Sorry, I'm quite new at Time series analysis.

I'm trying to conduct a study on the Twitter behaviour of Donald Trump and how it affects his popularity rating. I have collected the data on his tweets, created dummy's for the themes of the tweets (e.g. Obama, China, tax reforms, immigrants, etc.), time of day, etc. My questions:

Question 1. Does anyone know of a similar study done in Stata I can consult?

Question 2. Using Stata, I have to do a regression analysis of this time series. However, I have some problems getting started. First of all with the selection of the model and which steps to do first. Would this be a valid order: A. Test for stationarity (unit root Test Dickey-Fuller) B. Test for cointegration, what test to use in Stata? (Johansen or Engle-Granger?) C. Choose model (any general step-by-step guide to choose one?)

Question 3. The non uniformity of my data: the number of tweets vary each day. I thought of considering the different tweets like panel data. However, as some days have 7 tweets and some have only 1, it would look like I have a lot of observations missing. Can I give each observation (tweet) a code so Stata knows it is still from the same day?

If these questions seem irrelevant or not well thought-through, it is because I'm really struggling to grasp what is important in order to conduct my study. I am lost in the abundance of theory on time series and Stata so any sense of direction would be much appreciated!

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    $\begingroup$ Although many statistical issues are mentioned here, it appears that the only definite questions you ask are (1) how to format the data for Stata and (2) whether to check the explanatory variables for stationarity. Those are preceded by a vague question about "whether I can use panel data models, pooled OLS, AR(i)MA models and so on." Please, then, decide what question you want to ask and state it clearly, definitely, and prominently. $\endgroup$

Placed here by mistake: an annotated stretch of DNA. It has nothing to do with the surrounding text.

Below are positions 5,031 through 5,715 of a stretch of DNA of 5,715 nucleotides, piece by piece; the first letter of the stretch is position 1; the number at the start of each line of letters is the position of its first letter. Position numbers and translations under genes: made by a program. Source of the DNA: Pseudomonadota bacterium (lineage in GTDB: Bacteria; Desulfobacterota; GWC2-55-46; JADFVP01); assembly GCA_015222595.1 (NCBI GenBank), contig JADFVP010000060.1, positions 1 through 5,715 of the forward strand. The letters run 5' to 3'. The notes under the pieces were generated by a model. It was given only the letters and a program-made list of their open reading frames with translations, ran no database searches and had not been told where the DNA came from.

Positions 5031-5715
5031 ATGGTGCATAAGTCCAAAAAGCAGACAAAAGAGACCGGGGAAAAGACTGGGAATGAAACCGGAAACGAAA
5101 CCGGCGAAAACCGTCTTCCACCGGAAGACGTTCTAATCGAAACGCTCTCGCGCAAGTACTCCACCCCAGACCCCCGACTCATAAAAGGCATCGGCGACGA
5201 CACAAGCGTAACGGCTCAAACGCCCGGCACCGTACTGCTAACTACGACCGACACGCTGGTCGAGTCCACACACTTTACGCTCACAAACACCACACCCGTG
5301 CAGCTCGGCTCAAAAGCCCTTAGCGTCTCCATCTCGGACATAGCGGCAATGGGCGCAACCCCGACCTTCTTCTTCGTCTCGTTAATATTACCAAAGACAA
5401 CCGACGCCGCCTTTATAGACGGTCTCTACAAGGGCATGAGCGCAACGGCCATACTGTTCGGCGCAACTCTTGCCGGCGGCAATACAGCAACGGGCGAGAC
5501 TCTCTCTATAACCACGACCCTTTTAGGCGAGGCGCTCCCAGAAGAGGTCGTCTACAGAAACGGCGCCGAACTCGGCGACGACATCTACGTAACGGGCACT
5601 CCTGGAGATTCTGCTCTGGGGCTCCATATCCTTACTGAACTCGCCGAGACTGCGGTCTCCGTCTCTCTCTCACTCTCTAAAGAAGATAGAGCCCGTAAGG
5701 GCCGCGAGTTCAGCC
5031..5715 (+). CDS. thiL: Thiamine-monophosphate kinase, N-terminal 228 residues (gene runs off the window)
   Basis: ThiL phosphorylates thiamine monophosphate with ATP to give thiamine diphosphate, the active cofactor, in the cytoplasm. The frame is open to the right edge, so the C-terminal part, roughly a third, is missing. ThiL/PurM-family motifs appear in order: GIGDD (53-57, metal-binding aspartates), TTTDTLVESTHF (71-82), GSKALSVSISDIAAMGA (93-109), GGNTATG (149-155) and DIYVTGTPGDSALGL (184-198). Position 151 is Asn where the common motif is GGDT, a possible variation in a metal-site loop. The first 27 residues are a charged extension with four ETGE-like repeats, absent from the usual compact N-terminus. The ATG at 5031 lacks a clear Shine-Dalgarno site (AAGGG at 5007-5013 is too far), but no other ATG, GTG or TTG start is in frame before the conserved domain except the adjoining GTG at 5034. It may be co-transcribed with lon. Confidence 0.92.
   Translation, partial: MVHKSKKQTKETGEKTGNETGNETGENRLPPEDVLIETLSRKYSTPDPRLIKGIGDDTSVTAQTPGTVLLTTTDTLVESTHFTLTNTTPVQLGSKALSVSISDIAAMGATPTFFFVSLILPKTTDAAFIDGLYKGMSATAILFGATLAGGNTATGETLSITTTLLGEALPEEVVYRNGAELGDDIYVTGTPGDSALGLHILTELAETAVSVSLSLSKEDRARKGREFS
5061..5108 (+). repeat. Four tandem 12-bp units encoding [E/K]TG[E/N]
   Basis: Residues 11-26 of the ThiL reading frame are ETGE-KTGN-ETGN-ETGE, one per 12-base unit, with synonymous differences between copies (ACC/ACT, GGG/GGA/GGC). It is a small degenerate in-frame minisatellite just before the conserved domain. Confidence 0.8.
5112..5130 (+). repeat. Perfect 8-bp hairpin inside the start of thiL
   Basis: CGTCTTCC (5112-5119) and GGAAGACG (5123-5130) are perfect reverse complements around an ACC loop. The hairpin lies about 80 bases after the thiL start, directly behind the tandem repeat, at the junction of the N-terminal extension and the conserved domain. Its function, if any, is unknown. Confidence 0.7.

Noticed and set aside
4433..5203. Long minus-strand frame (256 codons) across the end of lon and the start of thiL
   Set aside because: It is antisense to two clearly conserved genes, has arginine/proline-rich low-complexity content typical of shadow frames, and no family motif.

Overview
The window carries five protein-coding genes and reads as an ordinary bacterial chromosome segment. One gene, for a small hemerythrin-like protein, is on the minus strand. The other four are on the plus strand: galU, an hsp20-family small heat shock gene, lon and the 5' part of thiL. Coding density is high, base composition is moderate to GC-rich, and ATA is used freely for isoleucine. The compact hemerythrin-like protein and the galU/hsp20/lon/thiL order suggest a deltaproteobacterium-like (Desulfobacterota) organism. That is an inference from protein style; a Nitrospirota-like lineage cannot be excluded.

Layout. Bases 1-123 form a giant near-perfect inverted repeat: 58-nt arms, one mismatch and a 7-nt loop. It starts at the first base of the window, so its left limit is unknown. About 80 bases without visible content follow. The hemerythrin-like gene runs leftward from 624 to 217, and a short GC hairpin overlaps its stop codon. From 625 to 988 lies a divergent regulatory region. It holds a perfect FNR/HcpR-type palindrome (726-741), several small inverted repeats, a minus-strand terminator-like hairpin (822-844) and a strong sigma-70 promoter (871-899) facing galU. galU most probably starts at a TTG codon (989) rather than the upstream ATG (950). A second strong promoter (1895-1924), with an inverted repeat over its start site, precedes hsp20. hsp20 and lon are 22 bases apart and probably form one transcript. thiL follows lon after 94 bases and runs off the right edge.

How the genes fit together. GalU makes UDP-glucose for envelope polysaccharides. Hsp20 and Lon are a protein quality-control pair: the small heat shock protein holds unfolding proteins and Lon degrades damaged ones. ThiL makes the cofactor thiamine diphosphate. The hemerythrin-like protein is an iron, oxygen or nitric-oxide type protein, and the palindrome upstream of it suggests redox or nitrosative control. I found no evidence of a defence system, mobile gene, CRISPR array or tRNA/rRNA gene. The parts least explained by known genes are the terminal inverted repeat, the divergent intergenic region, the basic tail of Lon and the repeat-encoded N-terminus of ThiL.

– whuber
    Commented Dec 21, 2017 at 16:44
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    $\begingroup$ I tried rearranging the questions in order to try and make more sense. Sorry for vague questions, right now everything seems vague to me too. Thanks! $\endgroup$ Commented Dec 22, 2017 at 15:56

1 Answer 1


Question 2. Using Stata, I have to do a regression analysis of this time series

In my opinion I don't believe Stata will be of use to you as it lacks broad functionality in time series analysis. Please review http://autobox.com/dave/regvsbox.pdf (which I authored) discusses issues/differences/opportunities/pitfalls when dealing with time series that your possible regression solutions may be ignoring.

You might also look at If I am convinced that a series is mostly trend+season, what is it I should check about the residuals? as it discusses the opportunities/complications that arise with time series data. It specifically deals with residuals from a specified model but the specified model could easily be be a simple (standard) regression model.

Unknown/untreated factors can often play havoc with model identification such as pulses/level shifts/local time trends , changes in error variance , changes in parameters over time which is why they need to be empirically identified and controlled/adjusted for.

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The above flow chart might also be of help in providing a framework/script to follow regardless of your software of choice.

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    $\begingroup$ Are the opinions here about Stata based on using it or on careful study of its documentation? The main fault implied is that it doesn't include the same functionality as Autobox! Readers might start with stata.com/bookstore/time-series-reference-manual to judge for themselves. $\endgroup$
    – Nick Cox
    Commented Dec 29, 2017 at 13:49
  • $\begingroup$ A long-time colleague of mine has written extensively about Stata and it's use in time series. He advises me that with causal data :1) stochastic input series are not self projected :2) There is no automatic identification of the TF model form :3) There is no automatic identification of outliers :4) There is no automatic identification of variance change points . BUT the user can themselves/manually set up a fairly general model. Functionality requiring the user to be an expert is a necessary but not sufficient criterion for usefulness in my opinion. $\endgroup$
    – IrishStat
    Commented Dec 29, 2017 at 14:35
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    $\begingroup$ The implication is that your knowledge of Stata is second-hand. It would be helpful to be given the "extensive" references you allude to. You're right that the philosophy of delegating all decisions to a program is utterly alien to Stata. Researchers using Stata are expected to be able to think for themselves. $\endgroup$
    – Nick Cox
    Commented Dec 29, 2017 at 17:05

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